The male is a handsome jet black with yellow belly, white wing patch, and white stripes on its face--very striking. The female is brownish and barred somewhat like a Northern Flicker, but stills show the yellow belly of the other members of the sapsucker group of woodpeckers. Both males and females show up in San Diego County.
Sapsuckers aren't very active, generally. In the spring dawn they tap out their unique patterns of display drumming to declare their territories, but are otherwise hard to detect. In summer they fly back and forth to their hungry squealing young in a nest cavity. In the winter they can sit on the side of the tree for minutes or hours at a time, as they tend their sap wells. Sometimes a bird will be on the same tree at the same height seemingly for weeks on end, as they come back to a favorite winter feeding spot. This makes them easy to find if you know the exact spot, otherwise frustratingly difficult--an inconspicuous bump on a log, easily passed by.
|Female Williamson's Sapsucker, Stonewall Mine, Cuyamaca Rancho State Park, California. January 8, 2017. Greg Gillson.|
A female Williamson's Sapsucker has been reported sporadically at Stonewall Mine this winter. I went there on January 8th to try to find it and other winter mountain specialties. After walking around the largest pines near the parking lot, I headed west, past the seemingly always-closed restrooms, and worked my way down below the mine. No luck. So I headed over to Lake Cuyamaca for a while.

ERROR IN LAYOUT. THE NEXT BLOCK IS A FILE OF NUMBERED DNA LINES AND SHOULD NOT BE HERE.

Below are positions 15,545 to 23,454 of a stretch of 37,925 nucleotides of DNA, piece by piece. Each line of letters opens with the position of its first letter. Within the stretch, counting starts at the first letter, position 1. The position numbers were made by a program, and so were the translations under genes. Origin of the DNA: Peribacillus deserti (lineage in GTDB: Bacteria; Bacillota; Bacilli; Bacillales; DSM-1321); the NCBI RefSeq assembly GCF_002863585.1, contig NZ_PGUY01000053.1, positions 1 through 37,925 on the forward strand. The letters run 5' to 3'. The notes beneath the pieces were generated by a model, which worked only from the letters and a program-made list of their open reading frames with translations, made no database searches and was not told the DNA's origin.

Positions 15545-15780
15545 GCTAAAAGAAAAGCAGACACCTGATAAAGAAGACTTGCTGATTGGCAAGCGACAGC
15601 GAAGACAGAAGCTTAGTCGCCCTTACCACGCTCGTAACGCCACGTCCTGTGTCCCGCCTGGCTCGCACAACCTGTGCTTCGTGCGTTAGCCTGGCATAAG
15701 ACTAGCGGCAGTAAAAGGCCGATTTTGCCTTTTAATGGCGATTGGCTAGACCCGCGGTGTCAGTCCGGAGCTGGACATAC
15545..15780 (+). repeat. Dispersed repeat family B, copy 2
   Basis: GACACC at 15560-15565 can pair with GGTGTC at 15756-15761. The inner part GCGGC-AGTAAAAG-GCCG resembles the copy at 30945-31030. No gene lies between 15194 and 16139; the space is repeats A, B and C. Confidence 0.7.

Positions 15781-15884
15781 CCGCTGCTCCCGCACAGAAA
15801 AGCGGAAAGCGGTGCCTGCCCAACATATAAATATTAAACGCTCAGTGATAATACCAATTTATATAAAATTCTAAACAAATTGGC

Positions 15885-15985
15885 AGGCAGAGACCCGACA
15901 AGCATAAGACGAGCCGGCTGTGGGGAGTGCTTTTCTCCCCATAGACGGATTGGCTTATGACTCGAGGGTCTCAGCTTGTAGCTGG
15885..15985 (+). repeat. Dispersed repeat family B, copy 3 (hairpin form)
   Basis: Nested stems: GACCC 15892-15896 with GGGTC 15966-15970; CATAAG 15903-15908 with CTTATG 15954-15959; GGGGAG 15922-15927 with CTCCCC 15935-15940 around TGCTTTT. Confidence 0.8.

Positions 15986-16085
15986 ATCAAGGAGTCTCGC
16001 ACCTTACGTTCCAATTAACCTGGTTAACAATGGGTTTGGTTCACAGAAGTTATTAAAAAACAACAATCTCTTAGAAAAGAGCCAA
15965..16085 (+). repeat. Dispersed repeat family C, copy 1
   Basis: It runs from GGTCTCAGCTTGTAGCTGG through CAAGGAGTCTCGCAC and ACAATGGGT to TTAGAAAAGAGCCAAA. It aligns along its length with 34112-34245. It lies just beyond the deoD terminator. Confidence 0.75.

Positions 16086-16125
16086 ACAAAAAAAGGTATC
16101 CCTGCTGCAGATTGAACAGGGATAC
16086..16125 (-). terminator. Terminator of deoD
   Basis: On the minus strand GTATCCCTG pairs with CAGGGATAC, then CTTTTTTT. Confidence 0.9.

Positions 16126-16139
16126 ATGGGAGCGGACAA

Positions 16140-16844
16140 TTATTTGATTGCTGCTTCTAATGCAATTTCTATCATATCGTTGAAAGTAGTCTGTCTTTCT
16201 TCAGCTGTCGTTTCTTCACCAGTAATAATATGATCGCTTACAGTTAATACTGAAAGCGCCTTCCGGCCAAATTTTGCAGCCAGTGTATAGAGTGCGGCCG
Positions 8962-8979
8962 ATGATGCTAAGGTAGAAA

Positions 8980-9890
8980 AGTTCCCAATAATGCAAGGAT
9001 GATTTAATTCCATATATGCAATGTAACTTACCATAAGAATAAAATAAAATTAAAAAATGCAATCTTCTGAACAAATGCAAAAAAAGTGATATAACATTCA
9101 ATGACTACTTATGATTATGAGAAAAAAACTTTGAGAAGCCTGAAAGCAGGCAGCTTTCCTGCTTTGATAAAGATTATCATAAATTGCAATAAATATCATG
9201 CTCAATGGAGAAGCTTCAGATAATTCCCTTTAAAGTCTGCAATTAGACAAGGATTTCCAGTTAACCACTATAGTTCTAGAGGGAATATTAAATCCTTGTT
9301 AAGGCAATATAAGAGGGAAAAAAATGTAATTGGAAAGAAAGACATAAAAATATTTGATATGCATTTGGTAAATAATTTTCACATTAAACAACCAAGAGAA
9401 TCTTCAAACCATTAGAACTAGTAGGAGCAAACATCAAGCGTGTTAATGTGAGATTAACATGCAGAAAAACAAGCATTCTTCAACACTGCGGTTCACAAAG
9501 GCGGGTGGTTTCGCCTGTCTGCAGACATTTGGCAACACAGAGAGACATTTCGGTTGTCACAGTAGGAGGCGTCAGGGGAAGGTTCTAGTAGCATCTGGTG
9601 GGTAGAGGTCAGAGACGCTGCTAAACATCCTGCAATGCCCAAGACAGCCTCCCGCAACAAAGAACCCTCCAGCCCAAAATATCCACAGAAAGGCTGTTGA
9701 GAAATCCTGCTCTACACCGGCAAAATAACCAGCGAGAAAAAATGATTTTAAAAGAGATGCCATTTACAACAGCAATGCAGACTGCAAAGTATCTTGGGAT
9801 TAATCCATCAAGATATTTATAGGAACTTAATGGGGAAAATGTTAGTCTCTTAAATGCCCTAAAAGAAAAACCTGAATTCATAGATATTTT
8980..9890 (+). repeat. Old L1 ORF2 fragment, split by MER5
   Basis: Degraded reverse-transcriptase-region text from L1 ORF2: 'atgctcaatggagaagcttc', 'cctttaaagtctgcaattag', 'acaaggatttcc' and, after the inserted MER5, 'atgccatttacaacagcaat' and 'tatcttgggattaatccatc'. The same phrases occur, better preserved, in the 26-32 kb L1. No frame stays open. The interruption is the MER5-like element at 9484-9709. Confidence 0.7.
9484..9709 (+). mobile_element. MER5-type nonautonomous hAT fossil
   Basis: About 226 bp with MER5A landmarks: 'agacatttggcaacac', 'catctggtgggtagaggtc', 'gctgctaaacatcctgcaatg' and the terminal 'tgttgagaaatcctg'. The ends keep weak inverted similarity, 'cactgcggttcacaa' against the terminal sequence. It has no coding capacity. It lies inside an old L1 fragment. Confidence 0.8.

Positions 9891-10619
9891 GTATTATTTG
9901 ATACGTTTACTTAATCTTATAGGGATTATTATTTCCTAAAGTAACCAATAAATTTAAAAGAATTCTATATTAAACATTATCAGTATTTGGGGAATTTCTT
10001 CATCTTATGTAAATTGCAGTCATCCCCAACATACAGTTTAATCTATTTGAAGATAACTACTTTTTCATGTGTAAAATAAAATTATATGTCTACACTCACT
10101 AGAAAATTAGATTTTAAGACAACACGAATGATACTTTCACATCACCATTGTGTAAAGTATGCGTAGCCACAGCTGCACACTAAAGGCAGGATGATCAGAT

After I came back to the Stonewall Mine area I was pishing nuthatches and chickadees in for photo-ops below the mine in an opening created by wind-fall black oaks. It was then that I noticed a woodpecker fly in high up in a pine above me. There it is! It was at least 80 feet up, and hidden by the branches of lower trees. I got a couple of photos and moved in closer for a better angle. I looked down to pick my step. When I looked up, it was gone.
I have 34 records of Williamson's Sapsucker in my eBird lists. All but 2 are from Oregon. This is my first for San Diego County, and second for California. Wait a minute! I also know I saw a male in the desert in western Arizona one winter. Looking, I see that entire trip is missing from eBird. Since I've transferred all my bird sightings notes into eBird, the notes from that trip must not have survived. I remember I attended a bird count near Phoenix and another near Parker that winter and remember several birds (Vermilion Flycatcher, Chipping Sparrow, White-tailed Kite, Inca Dove, Dunlin,...). I wonder if I can find those counts online and salvage a few of the birds I saw for my eBird lists? If I can even get the date that would help. December some time in the 1990's? Hmm....
All this from one little bird.